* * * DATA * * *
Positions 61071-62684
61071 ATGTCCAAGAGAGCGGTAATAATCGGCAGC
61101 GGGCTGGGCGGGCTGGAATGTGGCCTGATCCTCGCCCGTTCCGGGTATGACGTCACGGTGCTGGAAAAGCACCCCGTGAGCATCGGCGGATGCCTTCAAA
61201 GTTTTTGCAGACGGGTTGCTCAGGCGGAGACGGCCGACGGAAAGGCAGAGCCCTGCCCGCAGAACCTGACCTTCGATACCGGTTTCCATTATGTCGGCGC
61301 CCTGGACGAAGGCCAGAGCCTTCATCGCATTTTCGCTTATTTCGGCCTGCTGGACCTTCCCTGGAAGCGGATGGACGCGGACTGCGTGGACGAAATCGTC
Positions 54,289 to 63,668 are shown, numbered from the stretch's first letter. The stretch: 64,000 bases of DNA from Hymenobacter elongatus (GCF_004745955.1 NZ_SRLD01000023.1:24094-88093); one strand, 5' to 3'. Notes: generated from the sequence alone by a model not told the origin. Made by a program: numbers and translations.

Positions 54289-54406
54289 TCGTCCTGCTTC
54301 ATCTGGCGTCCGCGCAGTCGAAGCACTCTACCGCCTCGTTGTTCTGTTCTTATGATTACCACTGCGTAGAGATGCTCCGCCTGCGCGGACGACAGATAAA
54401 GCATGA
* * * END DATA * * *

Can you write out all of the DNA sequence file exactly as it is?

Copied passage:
Positions 61071-62684
61071 ATGTCCAAGAGAGCGGTAATAATCGGCAGC
61101 GGGCTGGGCGGGCTGGAATGTGGCCTGATCCTCGCCCGTTCCGGGTATGACGTCACGGTGCTGGAAAAGCACCCCGTGAGCATCGGCGGATGCCTTCAAA
61201 GTTTTTGCAGACGGGTTGCTCAGGCGGAGACGGCCGACGGAAAGGCAGAGCCCTGCCCGCAGAACCTGACCTTCGATACCGGTTTCCATTATGTCGGCGC
61301 CCTGGACGAAGGCCAGAGCCTTCATCGCATTTTCGCTTATTTCGGCCTGCTGGACCTTCCCTGGAAGCGGATGGACGCGGACTGCGTGGACGAAATCGTC
Positions 54,289 to 63,668 are shown, numbered from the stretch's first letter. The stretch: 64,000 bases of DNA from Hymenobacter elongatus (GCF_004745955.1 NZ_SRLD01000023.1:24094-88093); one strand, 5' to 3'. Notes: generated from the sequence alone by a model not told the origin. Made by a program: numbers and translations.

Positions 54289-54406
54289 TCGTCCTGCTTC
54301 ATCTGGCGTCCGCGCAGTCGAAGCACTCTACCGCCTCGTTGTTCTGTTCTTATGATTACCACTGCGTAGAGATGCTCCGCCTGCGCGGACGACAGATAAA
54401 GCATGA